Last September 15, 2017, another Mothers’ Class prepared by Team New Barili was offered to the primary caretakers of each household here in barangay New Barili, our community medicine area assignment for the past 4 years – our 2nd home. It was originally intended for mothers of kids aged 0-5, but why limit the number when we can have MORE attendees; So we sent out invitations to all mother of the day care students, those who attended prenatal and immunization, hanged lots poster-invitation per purok and per sari sari store, and to almost everybody who we saw that day. Law and behold, the fruit of our labor paid of, the number of participants exceeded our expectation. Good thing we printed out extra copies of IEC materials the night prior to the event.
Since this is already our 4th mothers class, we focused on a new but straightforward campaign of the Department of Health to promote a nutritional guideline for all Filipinos, the “10 Kumainments. Witty as it may sound, now every Filipino from every walk of life can find ways to get a healthy and be nutritionally well by following very simple “kumainments” guildelines. With simple messages like “Kumain ng iba’t ibang pagkain”, “Kumain ng gulay at prutas araw-araw”, and “Panatilihin ang tamang timbang”, our respondents are encouraged to eat the right foods, exercise regularly and pursue a healthy lifestyle in 10 easy rules, plus we found a Visayan translation of the 10 Kumainment thus making it easier for the residents to comprehend. IEC materials were also given with the 10 Kumainments and a sample recipe for the upcoming “Utan na Loob” cooking class. Our goal for this activity was to to promote and influence a healthy lifestyle among residents of New Barili specially to mothers or primary caretakers who prepares the meal of the family most of the time, at the same time to address the prevention of malnutrition and diet-related non-communicable diseases such as diabetes, cardiovascular diseases, and etc.
The event was indeed a success, with more than 90+ attendees and counting. The event wouldn’t be made possible without the effort and insight from experts whom we consulted. Simple words of gratitude to ZCMC’s Nutritionist and Dietician Ma’am Dolly Paredes for introducing the “10 Kumainments” and lending us a copy of the “Sustansya para sa Masa” recipe cookbook during TEAM NB’s visit prior to the immersion. To Ma’am Rowena Garsula, Municipal Nutrition Coordinator for always supporting our activities especially towards a healthier and nutrition controlled New Barili. To TEAM NB for always having the drive to help the kids, mothers and dream of a healthier New Barili and to our responsents, who gave us their time in attending the Mothers Class. I hoped that the 2-hour Mothers Class influenced them towards a healthier lifestyle.
Geode Allan Diansuy
ADZU SOM Level 4
Tampilisan, a small piece of paradise in the tip of Zamboanga del Norte, it boasts of luscious greens and beautiful and warm people. It is a place with immense potentials, waiting to be discovered. No doubt, that in the next few years, it shall be one gloriously beautiful and thriving area. However, it seems that at this stage in their development, this municipality has certain things that need to be work out , things that may seem rather insignificant at this early stage in their development, but may grow dangerously out of proportions and bring about deleterious effects if unchecked and un corrected.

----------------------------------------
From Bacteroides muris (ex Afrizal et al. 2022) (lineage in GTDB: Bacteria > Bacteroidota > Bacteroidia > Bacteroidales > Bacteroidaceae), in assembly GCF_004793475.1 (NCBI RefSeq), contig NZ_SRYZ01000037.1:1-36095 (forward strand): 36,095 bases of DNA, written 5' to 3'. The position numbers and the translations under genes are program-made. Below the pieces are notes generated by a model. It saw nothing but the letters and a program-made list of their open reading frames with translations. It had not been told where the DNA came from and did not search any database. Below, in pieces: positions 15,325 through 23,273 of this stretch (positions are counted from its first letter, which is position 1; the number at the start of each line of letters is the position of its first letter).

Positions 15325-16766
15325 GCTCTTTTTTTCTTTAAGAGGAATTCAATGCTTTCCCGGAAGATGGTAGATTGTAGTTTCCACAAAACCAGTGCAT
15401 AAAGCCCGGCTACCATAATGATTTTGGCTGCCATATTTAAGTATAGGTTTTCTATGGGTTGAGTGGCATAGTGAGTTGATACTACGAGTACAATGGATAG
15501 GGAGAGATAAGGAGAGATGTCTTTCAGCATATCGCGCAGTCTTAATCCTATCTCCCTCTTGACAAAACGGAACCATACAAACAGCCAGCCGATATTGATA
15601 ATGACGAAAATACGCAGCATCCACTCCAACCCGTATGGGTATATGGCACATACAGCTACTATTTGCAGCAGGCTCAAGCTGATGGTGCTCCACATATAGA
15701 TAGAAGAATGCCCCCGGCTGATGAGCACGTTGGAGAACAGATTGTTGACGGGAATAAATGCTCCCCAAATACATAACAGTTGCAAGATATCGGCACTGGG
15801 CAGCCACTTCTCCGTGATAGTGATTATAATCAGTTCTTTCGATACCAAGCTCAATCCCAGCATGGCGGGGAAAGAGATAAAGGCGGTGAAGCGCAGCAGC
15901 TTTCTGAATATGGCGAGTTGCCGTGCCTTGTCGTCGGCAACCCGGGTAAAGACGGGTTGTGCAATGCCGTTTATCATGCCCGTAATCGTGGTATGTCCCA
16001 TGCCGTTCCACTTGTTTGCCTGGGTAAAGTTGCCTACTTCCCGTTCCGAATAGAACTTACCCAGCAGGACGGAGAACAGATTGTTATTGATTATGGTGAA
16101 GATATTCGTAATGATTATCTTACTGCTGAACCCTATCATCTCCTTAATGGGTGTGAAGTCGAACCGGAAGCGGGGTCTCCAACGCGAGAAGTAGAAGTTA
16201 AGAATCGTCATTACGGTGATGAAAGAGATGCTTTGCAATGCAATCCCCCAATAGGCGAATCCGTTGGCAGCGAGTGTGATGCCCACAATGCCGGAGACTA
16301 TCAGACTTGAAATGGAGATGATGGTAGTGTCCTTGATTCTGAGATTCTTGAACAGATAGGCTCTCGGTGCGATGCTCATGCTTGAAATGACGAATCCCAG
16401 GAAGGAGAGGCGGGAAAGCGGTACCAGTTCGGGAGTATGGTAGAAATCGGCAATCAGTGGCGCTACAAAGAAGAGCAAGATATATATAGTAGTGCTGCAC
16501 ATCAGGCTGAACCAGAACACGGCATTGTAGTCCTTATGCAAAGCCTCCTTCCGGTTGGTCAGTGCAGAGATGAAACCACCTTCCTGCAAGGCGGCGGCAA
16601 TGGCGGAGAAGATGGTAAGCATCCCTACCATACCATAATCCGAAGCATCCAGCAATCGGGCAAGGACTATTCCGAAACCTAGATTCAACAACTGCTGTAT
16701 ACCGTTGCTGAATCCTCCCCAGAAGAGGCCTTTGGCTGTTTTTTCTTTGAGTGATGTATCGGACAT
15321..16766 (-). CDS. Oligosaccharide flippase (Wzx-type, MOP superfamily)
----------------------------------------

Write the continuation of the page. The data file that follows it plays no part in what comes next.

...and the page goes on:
August 2017, was a particularly sunny day, which was a welcomed opportunity to visit the municipality’s solid waste management facility or “Sanitary Landfill” situated in barangay Farmington, however, to our surprise we were welcomed by the stench of an open dumpsite, directly placed atop a river, it was manned by personnel who were not wearing protective equipment. In addition to that, vectors were all over the place. Furthermore, the machine that was supposed to be processing biodegradable waste has been out of commission for the past ~6months, which is the reason why some of the biodegradable waste that have been collected has not been processed thus, hence, attracting more vector and parasites. Now, taking into consideration the fact that this area often experiences heavy downpours especially during the rainy seasons, which is likely to result in seepage from the waste that have been dumped in the area thus, contamination of the water directly below it. We are looking at a high probability that the dumpsite personnel and all those living in the vicinity at risk for vector borne, parasitic and communicable diseases, which may give rise in an increase in the number of people getting sick and seeking consult, which also means an increase in the economic burden already experienced by the people due to medical care. Having this in mind, along with other possible scenarios that may arise in the future, all three groups assigned in Tampilisan agreed that something should be done, now while things are still rather manageable.